FAQs for small business owners on the COVID-19 virus

The current Covid-19 pandemic is causing havoc for businesses across the world. If you are an employer with a small business, you are likely struggling or are concerned about the future of your company in the current economic climate.

The virus has brought uncertainty, and the UK government has implemented a range of measures to help mitigate the impact on businesses that are unable to operate or have been forced to reduce their services. Here are some answers to the most burning questions that you might have related to your business finances:

How Can I Apply for Government Help?

The UK government has announced a number of loans and grants in the last few weeks that aim to assist businesses, large and small, through this tumultuous time.

If you are an SME, you can apply for the Coronavirus Business Interruption Loan Scheme (CBILS) that offers finance for small and medium-sized businesses up to £5 million.

Through this scheme, your business can access:

  • Loans
  • Overdrafts
  • Invoice finance
  • Asset finance

These options are available up to £5 million for up to six years. And the government will also make a Business Interruption Payment that will cover the interest payments and any lender-levied fees up to the first 12 months. The scheme is provided through commercial lenders that are backed by the government-owned British Business Bank.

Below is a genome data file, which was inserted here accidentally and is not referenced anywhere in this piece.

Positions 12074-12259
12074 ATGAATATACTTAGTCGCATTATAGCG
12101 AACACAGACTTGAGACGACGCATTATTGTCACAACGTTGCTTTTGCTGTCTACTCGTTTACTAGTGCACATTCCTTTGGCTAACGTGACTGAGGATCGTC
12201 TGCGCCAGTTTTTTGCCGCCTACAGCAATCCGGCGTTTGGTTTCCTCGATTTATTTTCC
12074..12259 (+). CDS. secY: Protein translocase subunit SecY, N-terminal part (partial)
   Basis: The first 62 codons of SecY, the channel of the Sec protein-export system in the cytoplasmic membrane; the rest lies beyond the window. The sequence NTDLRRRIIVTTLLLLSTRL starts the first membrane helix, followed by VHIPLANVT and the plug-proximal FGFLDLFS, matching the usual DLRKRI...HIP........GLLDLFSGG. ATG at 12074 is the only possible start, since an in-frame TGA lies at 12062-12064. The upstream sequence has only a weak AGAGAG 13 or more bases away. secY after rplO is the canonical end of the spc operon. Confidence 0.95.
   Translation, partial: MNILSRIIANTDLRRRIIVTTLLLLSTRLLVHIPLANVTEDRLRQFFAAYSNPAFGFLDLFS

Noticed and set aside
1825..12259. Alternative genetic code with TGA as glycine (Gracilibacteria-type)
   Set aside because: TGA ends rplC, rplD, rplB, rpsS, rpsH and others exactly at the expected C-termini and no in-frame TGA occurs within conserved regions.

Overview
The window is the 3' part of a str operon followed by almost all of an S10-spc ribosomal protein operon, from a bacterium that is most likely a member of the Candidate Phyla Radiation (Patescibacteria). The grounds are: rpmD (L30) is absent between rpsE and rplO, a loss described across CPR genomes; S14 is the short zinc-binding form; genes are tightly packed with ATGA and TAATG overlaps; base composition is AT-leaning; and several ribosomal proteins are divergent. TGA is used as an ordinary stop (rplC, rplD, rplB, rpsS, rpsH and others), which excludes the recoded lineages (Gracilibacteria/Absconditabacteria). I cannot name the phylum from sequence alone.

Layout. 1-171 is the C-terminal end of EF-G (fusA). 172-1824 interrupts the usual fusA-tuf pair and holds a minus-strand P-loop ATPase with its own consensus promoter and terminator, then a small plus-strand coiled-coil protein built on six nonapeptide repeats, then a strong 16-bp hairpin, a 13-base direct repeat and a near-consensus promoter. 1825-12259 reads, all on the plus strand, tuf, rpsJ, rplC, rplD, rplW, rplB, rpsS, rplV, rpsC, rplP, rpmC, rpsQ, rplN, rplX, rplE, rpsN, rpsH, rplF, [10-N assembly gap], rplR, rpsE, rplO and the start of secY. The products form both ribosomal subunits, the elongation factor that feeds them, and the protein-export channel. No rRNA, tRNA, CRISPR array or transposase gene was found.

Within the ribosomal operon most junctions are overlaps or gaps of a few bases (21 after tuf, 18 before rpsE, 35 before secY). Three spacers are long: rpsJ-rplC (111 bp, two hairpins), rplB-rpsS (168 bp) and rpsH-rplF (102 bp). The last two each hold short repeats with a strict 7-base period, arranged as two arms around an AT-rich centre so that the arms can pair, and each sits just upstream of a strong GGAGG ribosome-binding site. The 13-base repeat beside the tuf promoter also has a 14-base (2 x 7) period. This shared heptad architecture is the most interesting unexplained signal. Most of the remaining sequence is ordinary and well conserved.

You can apply for the scheme here.

Is My Business Eligible for Assistance?

Your small-to-medium-sized business is eligible for CBILS provided you meet the following criteria:

  • Your business is based in the UK
  • The business has an annual turnover of up to £45 million
  • Your borrowing proposal is considered viable

There is a different scheme available for larger businesses.

Can I Get Help with Employee Salaries?

Aside from the CBILS scheme, the government has also introduced the Coronavirus Job Retention Scheme, which is set to be available at the end of April.

This scheme is for employers who cannot maintain their workforce because your operations have been severely impacted. You can furlough employees and apply for a grant that covers 80% of their usual wage up to £2,500 per month.

This is a temporary scheme that is set to last three months but may be further extended if necessary. The scheme will help you retain your employees by lessening the burden on your cash flow from having to pay all of their salaries. All employers are eligible for this scheme provided:

  • You have a PAYE payroll scheme started on or before 28th of February 2020
  • You have enrolled for PAYE online
  • You have a UK bank account

Any employees that you hired after the 28th of February 2020 cannot be furloughed under this scheme or any workers on reduced hours or reduced pay.

Can I Get a Grant?

In response to coronavirus, the government announced support for small businesses, and businesses in retail, hospitality and leisure in the form of two grant funding schemes.